One year on from the 'life-changing' independence referendum, Ekklesia co-director Simon Barrow looks back on his own involvement in the campaign and its p[ositive significance for Scotland, the British and Irish isles, Europe and beyond.
It would be quite misleading to describe the 2015 Summer Budget as a “one nation budget” or as favouring “working families” and “giving the nation a pay rise” in any meaningful sense, says Simon Barrow. On the contrary it hits low income households and disabled people, and will increase further Britain’s alarming levels of inequality.
We have suddenly become a world that talks about inequality. That's certainly better than not talking about it. But waxing lyrical about a concern and doing something about it are not the same thing, says Simon Barrow, pointing to the deeper issues calling for action.
Academics and church leaders are among those mourning the loss of Edward Farley, a scholar and writer of "constructive theology", who died at the end of last year (2014) at the age of 85. Simon Barrow looks at his legacy and significance for practical and applied theology.
Has the usual seasonal avalanche of "they're trying to ban Christmas!" stories abated somewhat, at least in Britain? Simon Barrow looks at the evidence and asks what it says to us about the church and Christianity in an emerging post-Chrstendom era.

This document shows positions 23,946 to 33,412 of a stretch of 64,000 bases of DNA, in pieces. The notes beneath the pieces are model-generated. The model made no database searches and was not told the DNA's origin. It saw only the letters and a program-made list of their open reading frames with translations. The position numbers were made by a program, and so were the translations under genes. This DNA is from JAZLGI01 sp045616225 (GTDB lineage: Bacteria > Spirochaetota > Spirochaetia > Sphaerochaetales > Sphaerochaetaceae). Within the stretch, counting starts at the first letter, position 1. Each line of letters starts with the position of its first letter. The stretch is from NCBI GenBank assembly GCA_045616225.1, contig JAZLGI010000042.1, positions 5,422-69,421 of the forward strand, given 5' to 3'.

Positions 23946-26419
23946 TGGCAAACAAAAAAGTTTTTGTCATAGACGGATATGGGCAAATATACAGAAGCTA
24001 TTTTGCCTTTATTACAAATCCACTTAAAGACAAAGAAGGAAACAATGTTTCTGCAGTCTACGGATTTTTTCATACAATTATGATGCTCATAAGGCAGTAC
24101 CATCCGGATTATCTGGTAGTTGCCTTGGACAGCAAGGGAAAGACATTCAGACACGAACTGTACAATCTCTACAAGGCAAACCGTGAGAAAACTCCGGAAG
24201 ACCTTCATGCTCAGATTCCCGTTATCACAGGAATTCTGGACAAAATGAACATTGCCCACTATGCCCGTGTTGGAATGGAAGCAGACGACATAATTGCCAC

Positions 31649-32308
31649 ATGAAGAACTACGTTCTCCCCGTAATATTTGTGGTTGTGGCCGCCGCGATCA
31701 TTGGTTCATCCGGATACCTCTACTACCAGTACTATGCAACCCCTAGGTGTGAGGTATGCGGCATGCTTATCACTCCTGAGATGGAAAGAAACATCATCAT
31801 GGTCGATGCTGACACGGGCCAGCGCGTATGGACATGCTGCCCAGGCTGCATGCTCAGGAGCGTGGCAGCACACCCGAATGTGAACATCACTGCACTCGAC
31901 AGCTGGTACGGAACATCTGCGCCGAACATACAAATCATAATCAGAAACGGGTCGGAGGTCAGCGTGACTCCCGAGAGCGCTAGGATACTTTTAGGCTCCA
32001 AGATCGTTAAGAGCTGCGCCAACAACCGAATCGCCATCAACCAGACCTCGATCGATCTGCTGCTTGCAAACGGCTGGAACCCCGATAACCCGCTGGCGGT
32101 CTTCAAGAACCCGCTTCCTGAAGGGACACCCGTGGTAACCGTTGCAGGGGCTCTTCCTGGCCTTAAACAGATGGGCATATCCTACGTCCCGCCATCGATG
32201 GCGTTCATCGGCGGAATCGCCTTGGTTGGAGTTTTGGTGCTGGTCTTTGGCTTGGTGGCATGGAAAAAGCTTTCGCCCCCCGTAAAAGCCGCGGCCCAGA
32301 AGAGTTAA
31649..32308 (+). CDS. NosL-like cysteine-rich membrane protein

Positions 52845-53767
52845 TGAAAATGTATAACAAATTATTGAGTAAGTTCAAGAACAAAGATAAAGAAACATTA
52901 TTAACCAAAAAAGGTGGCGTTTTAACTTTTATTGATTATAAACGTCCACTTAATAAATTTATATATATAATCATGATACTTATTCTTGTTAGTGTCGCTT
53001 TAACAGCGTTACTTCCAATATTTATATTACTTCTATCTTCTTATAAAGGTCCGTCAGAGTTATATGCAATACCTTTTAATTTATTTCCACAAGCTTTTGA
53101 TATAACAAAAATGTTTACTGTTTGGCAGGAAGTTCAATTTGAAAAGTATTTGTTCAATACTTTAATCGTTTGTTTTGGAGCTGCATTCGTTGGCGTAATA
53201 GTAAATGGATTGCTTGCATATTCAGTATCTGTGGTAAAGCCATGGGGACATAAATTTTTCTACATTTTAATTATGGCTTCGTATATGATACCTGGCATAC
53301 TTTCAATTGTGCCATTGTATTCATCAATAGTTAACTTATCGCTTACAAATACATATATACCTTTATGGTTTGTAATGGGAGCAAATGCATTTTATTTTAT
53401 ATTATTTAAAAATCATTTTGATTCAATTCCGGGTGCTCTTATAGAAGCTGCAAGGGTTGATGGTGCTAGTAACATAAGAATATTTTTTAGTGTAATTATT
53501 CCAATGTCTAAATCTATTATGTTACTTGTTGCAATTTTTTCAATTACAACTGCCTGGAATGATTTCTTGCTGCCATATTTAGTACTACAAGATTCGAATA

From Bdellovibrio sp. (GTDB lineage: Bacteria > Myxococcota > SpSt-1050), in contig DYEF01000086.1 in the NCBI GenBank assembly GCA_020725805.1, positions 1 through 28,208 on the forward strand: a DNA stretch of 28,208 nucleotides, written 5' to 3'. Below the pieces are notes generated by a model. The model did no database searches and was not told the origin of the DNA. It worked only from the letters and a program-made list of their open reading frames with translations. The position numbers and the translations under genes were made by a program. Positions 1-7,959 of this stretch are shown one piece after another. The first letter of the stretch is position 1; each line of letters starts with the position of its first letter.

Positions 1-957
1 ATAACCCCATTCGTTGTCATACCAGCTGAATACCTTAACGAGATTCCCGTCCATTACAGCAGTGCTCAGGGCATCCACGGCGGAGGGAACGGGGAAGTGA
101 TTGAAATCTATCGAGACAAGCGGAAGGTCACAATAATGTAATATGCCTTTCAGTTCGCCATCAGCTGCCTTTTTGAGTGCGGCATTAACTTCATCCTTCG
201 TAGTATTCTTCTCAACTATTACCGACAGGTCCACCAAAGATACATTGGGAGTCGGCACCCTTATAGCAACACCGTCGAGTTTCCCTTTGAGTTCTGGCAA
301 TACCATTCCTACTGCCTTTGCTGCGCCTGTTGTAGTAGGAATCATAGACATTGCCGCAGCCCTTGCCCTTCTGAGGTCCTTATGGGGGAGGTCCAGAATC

In his 2014 book 'The Great and Holy War: How World War I changed religion forever' author and academic Philip Jenkins paints a picture of faith, and especially Christian faith, mired in blood. Is there a way out after Christendom?
Can Nicola Sturgeon, as new leader of the SNP and Scotland's First Minister, inject some fresh energy and spirit into politics at Holyrood, and honour the desire for transformational change that came out of the referendum? Simon Barrow looks at her outlook and style as she steps further into the limelight.
Roughly 420,000 English-born people will have a vote in Scotland’s independence referendum later this year, because they live and work here. Ekklesia co-director Simon Barrow. Here he gives a personal account of his shift towards supporting a "Yes" vote – but on the firm basis of solidarity, not separation.
Seven years ago this week, Ekklesia first published a report entitled 'When the Saints Go Marching Out: Redefining St George for a new era'. Simon Barrow shows how an old story re-told can also help us re-understand the rightful impact of the Gospel in the contemporary era, beyond imperial religion and politics.